Thea von Harbou's Metropolis is one science fiction classic everyone should read. Her visionary novel has been compared to such prophetic classics as Samuel Butler's Erewhon, Edward Bellamy's Looking Backward, H. G. Wells' When the Sleeper Wakes, Karel Capek's RUR, and George Orwell's 1984. Contemporary comparisons have been made to Samuel Delaney's Triton, Dan Simmons' Hyperion, Peter F. Hamilton's The Reality Dysfunction, and Greg Egan's Permutation City. "The language [of the book] is sometimes as theasuric as Shiel, as Kaleidoscopic as Merritt, as bone-spare as Bradbury, as poetic as Poe, as macabre as Machen," writes Forrest Ackerman.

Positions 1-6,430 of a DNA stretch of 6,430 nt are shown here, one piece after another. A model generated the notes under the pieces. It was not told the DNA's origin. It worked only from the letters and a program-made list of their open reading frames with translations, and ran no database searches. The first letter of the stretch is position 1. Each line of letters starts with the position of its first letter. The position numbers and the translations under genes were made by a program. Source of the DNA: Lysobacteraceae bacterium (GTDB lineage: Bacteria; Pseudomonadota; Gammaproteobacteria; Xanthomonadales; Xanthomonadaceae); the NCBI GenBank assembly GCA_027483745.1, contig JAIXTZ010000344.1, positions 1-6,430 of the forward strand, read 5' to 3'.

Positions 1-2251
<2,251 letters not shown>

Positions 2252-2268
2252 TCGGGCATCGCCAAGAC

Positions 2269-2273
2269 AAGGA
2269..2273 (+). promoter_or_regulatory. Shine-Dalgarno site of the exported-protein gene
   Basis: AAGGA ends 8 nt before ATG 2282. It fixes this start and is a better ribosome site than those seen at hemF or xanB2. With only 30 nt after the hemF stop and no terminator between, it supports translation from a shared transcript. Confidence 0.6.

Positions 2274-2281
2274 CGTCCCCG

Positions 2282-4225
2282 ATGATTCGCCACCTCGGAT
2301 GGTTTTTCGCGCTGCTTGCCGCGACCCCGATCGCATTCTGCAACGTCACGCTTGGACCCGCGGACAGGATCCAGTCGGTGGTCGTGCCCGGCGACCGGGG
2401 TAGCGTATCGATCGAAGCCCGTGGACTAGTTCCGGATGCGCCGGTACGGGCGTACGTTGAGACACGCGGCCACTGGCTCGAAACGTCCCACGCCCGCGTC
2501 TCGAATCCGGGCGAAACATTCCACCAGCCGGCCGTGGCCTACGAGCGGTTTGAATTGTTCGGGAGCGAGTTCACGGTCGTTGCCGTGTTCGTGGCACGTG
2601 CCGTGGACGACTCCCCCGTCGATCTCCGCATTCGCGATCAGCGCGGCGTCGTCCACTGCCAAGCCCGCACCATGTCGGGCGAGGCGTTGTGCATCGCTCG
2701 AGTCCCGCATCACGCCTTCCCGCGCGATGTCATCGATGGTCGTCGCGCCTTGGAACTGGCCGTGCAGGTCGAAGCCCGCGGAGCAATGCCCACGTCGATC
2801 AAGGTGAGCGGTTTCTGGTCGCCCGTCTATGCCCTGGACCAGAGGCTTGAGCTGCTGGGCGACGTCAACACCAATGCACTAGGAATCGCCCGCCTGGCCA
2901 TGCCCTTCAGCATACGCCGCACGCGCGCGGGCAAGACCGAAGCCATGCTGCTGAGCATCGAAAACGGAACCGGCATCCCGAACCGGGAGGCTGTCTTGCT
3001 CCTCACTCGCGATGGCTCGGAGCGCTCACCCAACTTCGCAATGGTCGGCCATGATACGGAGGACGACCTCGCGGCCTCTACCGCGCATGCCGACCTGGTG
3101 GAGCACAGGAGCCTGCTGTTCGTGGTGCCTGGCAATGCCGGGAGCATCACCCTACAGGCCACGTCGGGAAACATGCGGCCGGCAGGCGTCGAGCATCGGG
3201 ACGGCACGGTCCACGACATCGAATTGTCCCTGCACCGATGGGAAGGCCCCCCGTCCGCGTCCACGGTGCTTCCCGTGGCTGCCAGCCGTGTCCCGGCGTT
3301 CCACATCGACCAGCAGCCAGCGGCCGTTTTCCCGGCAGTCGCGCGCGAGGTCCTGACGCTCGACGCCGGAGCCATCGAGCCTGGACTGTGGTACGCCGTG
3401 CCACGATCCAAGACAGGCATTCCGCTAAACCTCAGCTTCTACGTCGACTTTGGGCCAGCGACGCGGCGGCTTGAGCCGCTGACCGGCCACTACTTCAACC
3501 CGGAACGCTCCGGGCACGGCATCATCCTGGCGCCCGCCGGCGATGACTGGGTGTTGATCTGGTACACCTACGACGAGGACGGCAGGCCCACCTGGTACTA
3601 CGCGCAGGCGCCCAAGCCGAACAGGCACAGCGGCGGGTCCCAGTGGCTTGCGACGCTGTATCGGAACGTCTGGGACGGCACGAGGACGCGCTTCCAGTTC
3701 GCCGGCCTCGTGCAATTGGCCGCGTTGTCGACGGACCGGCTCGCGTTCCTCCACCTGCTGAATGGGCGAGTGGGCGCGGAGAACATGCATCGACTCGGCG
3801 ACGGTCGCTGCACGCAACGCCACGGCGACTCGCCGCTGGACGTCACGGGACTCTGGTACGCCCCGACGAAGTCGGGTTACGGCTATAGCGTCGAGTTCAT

Metropolis paints a stunning picture of the city of the future. At the top of the social pyramid, those who own the city's buildings and businesses live idyllic lives devoted to the pursuit of pleasure; while at its bottom are the workers who live a hellish existence, laboring like robots in its factories, dwelling with their gaunt, stunted children in the everlasting gloom of underground barracks. Fighting to right these inequities are two lovers: Freder, son of the master and builder of Metropolis, who is shocked to social conscience when he glimpses the squalor and hopelessness amid which his father's workers live; and Maria, who encourages the workers to stand united for their rights while following a path of non-violent resistance. Filled with unforgettable images from Joh Fredersen's headquarters, the New Tower of Babel, rearing high above the gleaming spires of Metropolis to the pleasure city, Yoshiwara, whose name flares across the skies to the factories where workers slave before machines that resemble a pantheon of the world's gods to the evil robotrix, Parody, with the eyes of a Madonna and lips of deadly sin, whose carnal dance inspires the workers to revolt ... Metropolis is an unforgettable, must-read book.